Kidney stones are hard deposits of minerals and acid salts that stick together in concentrated urine. They can be painful when passing through the urinary tract, but usually don't cause permanent damage.

    Symptoms may include:

    • pain in the back, belly or side of your body
    • pain or burning when you urinate
    • blood in the urine and an urgent need to urinate
    • can also be accompanied with nausea or vomiting.

    Treatment/Procedure Options:

    Increased fluid intake, medications or a urologist may need to remove or break up larger stones by non-invasive techniques or surgical procedures.

  • Male infertility

    Overview:

    Male infertility can be caused by low sperm production, abnormal sperm function or blockages that prevent the delivery of sperm.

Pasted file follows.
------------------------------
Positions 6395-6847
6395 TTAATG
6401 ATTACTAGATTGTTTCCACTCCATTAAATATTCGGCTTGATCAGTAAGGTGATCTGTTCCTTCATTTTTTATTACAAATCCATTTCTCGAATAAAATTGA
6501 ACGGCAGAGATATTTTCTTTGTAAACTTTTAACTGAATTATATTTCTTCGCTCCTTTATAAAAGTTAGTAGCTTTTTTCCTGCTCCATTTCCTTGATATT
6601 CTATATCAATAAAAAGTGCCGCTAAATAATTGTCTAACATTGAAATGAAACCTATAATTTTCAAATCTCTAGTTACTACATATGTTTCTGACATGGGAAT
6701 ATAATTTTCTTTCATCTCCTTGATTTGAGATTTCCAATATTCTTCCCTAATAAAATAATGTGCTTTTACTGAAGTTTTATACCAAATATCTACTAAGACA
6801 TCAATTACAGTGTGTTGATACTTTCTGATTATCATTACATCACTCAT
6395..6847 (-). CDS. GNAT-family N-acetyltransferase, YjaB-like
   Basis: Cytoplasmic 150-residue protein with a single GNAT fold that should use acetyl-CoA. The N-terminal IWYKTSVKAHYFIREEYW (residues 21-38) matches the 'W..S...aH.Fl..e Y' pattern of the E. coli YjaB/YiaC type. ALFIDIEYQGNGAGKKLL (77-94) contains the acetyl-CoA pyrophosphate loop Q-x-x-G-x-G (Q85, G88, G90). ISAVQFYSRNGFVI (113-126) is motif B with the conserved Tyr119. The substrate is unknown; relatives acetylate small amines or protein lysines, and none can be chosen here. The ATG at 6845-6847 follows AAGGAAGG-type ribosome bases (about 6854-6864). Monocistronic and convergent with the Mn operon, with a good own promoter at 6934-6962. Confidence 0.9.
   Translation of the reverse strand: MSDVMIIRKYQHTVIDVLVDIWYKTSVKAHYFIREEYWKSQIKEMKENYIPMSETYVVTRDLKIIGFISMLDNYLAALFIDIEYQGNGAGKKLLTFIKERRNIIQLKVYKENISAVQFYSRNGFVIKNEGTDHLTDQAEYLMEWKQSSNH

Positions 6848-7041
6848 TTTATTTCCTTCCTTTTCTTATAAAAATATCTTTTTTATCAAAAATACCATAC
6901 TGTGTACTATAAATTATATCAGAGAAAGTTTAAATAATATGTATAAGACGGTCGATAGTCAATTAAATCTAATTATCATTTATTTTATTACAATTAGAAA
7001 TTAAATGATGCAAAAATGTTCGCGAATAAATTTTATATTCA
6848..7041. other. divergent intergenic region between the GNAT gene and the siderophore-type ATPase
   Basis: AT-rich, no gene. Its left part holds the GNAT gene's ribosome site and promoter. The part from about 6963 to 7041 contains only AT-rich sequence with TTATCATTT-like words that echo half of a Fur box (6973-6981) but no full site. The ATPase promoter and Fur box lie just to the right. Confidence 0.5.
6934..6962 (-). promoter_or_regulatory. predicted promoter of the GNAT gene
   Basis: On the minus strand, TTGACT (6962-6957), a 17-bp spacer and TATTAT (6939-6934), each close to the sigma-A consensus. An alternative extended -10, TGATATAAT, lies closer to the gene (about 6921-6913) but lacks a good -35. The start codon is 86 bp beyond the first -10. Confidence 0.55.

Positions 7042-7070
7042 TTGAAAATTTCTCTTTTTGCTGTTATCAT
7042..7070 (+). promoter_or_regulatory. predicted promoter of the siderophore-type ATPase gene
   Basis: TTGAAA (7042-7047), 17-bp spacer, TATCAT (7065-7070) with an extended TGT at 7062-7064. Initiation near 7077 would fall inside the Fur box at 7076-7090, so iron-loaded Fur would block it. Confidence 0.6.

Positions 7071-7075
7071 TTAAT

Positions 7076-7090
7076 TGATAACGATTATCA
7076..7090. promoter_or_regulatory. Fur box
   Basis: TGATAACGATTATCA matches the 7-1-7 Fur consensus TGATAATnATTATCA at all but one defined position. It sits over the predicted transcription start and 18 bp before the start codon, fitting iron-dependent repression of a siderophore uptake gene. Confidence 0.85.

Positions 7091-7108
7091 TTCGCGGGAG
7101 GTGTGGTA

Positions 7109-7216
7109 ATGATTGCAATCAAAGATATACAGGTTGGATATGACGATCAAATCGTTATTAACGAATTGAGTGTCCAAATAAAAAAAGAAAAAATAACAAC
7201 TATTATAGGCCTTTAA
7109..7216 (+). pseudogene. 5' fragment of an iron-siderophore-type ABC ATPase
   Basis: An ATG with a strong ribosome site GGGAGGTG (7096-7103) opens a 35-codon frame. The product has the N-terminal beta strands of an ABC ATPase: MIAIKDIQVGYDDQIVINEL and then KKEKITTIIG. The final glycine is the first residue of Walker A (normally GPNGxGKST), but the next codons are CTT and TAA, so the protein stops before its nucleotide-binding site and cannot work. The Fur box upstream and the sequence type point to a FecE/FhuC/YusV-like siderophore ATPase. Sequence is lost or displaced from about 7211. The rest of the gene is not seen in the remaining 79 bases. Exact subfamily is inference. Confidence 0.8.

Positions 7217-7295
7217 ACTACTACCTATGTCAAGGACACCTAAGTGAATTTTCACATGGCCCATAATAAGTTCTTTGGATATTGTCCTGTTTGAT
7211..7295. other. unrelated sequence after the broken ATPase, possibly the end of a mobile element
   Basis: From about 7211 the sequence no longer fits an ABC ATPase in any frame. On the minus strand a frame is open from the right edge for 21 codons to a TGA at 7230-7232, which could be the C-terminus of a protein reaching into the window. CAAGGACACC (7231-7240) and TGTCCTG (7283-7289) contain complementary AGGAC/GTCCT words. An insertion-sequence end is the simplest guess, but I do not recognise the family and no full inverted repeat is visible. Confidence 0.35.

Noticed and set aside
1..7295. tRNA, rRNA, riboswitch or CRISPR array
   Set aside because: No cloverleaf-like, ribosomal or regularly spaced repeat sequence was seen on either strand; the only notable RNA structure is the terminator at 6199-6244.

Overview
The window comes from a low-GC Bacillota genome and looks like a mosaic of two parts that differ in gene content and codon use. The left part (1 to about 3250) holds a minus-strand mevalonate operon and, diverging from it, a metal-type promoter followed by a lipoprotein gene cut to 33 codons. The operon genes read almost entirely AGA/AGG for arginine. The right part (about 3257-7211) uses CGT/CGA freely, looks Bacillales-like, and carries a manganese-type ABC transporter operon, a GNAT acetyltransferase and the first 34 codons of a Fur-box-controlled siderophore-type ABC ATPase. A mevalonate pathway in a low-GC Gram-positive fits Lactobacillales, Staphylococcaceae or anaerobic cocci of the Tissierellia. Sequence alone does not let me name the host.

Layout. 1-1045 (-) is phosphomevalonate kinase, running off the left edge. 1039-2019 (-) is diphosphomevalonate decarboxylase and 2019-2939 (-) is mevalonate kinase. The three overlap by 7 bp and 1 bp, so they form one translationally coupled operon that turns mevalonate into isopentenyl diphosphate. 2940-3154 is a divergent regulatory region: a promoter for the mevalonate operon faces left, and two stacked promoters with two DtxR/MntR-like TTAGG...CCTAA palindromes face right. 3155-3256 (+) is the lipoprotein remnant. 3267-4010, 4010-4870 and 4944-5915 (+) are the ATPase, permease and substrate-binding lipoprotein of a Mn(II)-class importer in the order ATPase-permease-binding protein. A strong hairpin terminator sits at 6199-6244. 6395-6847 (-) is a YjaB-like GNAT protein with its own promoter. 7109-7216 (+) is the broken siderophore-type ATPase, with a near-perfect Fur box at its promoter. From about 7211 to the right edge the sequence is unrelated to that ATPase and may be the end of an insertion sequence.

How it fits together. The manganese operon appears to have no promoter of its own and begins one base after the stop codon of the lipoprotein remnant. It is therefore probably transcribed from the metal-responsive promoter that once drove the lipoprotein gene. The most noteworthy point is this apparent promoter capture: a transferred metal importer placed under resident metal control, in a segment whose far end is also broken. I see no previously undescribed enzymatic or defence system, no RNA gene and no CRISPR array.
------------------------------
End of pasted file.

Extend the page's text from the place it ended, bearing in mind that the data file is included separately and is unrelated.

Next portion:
Symptoms may include:

    • the inability to impregnate a female sexual partner
    • problems with sexual function such as difficulty ejaculation or small amounts of fluid ejaculated
    • pain or swelling in the testicle area

    Treatment/Procedure Options:

    Surgical options include testicular sperm extractions, varicocele repair, and vasectomy reversal in patients who previously underwent this surgery.

  • Peyronie's disease

    Overview:

    Fibrous scar tissue inside the penis that causes curved, painful erections. Peyronie's disease is caused by repeated penile injury, typically during sex or physical activity.

    Symptoms may include:

    Penises vary in shape and size, and having a curved erection isn't necessarily a cause for concern. In Peyronie's disease, the bend is significant, and may occur along with pain or interfere with sexual function.

    Treatment/Procedure Options:

    Medications or surgery may be recommended if symptoms persist or worsen.